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Improving Photographs of Skin of Color

Improving Photographs of Skin of Color
Clinical photography of skin of color for dermatologic assessment and education can be improved using natural light, indirect lighting, avoiding patterned backgrounds, and using parallel light polarization, according findings from a paper published in the British Journal of Dermatology. In the paper, a small team of study authors from the University of California San Francisco and Stanford University School of Medicine note that the first step in taking pictures of patients for clinical assessment and education is to obtain consent.

Clinical photography of skin of color for dermatologic assessment and education can be improved using natural light, indirect lighting, avoiding patterned backgrounds, and using parallel light polarization, according findings from a paper published in the British Journal of Dermatology.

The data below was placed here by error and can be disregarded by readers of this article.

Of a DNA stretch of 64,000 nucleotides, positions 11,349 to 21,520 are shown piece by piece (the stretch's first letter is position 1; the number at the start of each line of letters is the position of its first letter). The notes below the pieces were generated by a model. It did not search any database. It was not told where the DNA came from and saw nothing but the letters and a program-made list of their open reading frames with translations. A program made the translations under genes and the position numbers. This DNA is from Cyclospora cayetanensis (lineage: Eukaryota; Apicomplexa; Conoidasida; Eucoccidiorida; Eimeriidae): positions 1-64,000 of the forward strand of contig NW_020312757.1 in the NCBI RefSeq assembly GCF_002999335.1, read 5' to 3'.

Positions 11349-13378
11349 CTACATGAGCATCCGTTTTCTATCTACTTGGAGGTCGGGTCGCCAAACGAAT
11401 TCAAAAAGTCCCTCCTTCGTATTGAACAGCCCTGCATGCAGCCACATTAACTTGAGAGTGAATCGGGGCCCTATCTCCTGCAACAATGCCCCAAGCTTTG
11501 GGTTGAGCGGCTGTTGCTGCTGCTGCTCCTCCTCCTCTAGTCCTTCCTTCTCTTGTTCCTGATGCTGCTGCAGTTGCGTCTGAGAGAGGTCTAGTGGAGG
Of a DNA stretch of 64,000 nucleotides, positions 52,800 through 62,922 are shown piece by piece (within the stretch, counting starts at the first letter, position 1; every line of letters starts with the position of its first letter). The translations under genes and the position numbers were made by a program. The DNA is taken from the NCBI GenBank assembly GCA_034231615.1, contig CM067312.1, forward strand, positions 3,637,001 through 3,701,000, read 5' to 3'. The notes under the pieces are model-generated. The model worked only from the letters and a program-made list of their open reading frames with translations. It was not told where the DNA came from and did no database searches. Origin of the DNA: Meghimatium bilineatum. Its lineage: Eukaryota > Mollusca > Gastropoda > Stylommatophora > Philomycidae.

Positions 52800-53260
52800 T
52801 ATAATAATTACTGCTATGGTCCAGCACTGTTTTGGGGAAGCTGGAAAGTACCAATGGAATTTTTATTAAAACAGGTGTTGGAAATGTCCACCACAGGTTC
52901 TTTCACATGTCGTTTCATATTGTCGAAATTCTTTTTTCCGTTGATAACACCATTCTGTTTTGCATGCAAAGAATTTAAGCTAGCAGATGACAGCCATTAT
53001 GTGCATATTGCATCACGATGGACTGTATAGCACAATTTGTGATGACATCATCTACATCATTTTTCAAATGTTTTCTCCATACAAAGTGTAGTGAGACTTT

In the paper, a small team of study authors from the University of California San Francisco and Stanford University School of Medicine note that the first step in taking pictures of patients for clinical assessment and education is to obtain consent. And in patients with skin of color, extra steps should be taken to capture detailed, high-quality photos that will ensure accurate assessment and diagnosis.

The study authors recommend using natural light to ensure the best possible outcome when taking pictures of dark skin, as this will highlight the skin’s natural appearance. Clinicians could take a photo in front of a window or outside to accomplish this task. Although natural lighting is the best option for dark skin, the investigators suggest the next best option could be room light, but this could lead to color distortions.

Flashes and direct lighting should be avoided when taking images of dark skin, they add, as this could cause flash artifact. Indirect lighting techniques could also be used to reflect light onto the patient, it was pointed out. In this scenario, the lighting should come from behind as well as on both sides the patient. The photographer could use a white muslin cloth or white sheet placed on either side of the patient to offer a reflective light source.

 

Read more here.

 

Source:

Dermatology Advisor

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